A crisis counselor is sent by the Catholic Church to a small Chilean beach town where disgraced Priests and nuns, suspected of crimes ranging from child abuse to baby-snatching from unwed mothers, live secluded, after an incident occurs.
Following the assassination of President John F. Kennedy, First Lady Jacqueline Kennedy fights through grief and trauma to regain her faith, console her children, and define her husband's historic legacy.
Based on true events, involving powerful Catholic priest Fernando Karadima, who committed crimes of child abuse and pedophile between 1980's-2000's. The struggle of his victims, to be able to reveal the truth and look for justice.
Four Catholic Priests, now excommunicated, share a secluded house in a small coastal house of Chile, where they are are supposed to atone for their sins. Their quiet routine, placed under the supervision of Mother Mónica (Antonia Zegers), is disturbed by the coming of a fifth man. The newcomer, a pedophile, appears as a most unwelcome reminder of their own tainted lives.Written by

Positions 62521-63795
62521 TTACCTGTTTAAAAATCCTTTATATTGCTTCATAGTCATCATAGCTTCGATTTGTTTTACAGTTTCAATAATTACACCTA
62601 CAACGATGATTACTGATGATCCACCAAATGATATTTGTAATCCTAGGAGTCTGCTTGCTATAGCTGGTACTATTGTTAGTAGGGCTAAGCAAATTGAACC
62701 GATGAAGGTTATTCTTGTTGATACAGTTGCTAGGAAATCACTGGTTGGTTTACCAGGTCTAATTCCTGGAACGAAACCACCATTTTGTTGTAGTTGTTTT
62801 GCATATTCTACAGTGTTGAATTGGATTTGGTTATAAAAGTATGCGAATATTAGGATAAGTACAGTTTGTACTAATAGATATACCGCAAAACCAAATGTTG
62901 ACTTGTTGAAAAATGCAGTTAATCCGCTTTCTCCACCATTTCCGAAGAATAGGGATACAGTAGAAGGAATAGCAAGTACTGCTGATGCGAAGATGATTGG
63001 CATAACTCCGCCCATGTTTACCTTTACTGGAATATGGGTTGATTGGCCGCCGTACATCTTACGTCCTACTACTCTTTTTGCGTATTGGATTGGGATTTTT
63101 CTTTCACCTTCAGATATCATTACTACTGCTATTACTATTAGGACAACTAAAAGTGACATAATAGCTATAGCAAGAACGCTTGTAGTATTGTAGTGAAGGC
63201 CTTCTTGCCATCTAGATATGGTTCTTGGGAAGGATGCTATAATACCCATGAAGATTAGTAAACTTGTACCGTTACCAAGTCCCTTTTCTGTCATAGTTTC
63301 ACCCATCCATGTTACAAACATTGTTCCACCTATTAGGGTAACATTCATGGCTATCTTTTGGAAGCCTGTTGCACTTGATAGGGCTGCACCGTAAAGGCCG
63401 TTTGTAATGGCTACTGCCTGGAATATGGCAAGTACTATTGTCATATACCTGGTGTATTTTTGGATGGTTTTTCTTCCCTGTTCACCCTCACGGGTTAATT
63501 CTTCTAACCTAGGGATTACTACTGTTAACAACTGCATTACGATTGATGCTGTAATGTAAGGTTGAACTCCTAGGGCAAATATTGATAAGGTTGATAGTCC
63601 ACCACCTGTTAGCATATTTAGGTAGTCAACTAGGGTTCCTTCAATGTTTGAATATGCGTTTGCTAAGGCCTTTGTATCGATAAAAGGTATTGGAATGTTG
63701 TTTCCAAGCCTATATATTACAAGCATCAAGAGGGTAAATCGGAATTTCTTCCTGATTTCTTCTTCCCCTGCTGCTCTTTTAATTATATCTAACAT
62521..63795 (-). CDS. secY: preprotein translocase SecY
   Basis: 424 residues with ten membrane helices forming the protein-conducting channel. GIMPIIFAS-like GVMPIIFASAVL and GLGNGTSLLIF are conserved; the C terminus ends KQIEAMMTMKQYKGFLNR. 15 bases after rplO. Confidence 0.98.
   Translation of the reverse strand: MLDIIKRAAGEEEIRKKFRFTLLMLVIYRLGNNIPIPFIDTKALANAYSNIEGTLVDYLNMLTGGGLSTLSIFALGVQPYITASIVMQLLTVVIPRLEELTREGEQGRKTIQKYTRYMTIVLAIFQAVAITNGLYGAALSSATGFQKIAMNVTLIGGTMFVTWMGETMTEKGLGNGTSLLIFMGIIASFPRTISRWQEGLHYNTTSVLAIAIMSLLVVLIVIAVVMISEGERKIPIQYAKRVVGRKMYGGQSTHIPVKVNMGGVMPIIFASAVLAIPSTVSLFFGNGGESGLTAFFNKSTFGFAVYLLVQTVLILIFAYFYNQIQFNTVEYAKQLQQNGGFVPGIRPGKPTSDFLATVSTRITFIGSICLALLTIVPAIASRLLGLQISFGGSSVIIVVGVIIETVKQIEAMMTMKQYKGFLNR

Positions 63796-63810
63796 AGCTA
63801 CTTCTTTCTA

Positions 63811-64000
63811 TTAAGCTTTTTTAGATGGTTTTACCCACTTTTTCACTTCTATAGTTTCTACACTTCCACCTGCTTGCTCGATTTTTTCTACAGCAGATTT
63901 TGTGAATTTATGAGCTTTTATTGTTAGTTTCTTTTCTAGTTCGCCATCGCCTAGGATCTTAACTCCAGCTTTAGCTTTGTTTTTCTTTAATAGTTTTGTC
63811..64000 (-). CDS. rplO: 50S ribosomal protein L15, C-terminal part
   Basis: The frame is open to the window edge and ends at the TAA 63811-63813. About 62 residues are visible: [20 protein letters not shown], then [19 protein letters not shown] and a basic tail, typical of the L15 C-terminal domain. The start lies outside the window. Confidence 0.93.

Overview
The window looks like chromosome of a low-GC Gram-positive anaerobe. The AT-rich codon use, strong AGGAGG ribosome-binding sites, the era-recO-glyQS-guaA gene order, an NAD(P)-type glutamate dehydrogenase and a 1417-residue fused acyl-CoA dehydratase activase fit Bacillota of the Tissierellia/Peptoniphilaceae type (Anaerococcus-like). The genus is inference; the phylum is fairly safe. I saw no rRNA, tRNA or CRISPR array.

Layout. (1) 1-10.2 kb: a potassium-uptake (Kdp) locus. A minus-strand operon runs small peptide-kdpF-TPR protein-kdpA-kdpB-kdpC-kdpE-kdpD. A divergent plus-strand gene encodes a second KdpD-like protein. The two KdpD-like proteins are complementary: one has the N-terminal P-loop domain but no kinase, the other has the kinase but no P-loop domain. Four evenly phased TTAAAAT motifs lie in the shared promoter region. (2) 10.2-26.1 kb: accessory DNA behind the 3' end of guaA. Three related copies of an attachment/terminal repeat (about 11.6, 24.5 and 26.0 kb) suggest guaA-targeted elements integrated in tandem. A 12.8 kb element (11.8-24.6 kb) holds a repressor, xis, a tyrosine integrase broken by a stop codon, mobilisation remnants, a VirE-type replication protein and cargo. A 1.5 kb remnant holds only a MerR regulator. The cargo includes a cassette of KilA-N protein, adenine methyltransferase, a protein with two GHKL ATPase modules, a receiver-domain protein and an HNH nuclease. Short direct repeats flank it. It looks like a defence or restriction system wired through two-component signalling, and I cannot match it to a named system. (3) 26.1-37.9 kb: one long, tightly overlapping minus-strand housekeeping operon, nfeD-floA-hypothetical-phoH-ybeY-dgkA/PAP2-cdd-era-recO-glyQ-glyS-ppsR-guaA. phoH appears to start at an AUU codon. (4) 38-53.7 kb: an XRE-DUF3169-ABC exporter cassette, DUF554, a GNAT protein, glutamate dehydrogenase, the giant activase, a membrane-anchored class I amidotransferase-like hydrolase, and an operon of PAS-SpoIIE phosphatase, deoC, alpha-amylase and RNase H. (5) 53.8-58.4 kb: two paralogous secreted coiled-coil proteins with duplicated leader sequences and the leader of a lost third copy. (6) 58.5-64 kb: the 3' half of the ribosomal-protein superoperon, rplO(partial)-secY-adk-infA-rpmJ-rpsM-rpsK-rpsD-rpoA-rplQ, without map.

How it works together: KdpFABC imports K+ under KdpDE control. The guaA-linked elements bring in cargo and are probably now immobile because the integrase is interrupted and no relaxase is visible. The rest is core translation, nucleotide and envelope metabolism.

Pablo Larraín's "El club" (2015) is a well-made film, but in the end it seems like a crowd pleaser for culture-freak cinéphiles. Not only did I find the subject a little trite (effects of sexual abuse of boys by priests) and gruesome, for all the situations that I witnessed that were truer, and sometimes as excessive and pathetic as the case shown here, during the 12 years I spent in a school ruled by Augustinian Recollects; but I also found there is a lack of compassion in its treatment of behaviors and the story, and a bit sensationalism and rudeness without necessity, when in cases like this of all sexual orientations, the most adequate keyword seems to be compassion. But in the end everybody has the right to make personal interpretations of such matters, although I still insist that there are too many stereotyped traits in the exposition of the victim and the victimizers. I do not know if what we see are consequences of Augusto Pinochet's dictatorial regime, but there is something crudely realistic, in morbid and sordid ways, in the characters and situations of the four films by Larraín that I have seen, in which we do not perceive the (also clichéd, if you will) joy of living that we all need to go on. And it's one film after the other, in which -- in spite of the masterful execution-- when they end, one would rather be dead and gone!
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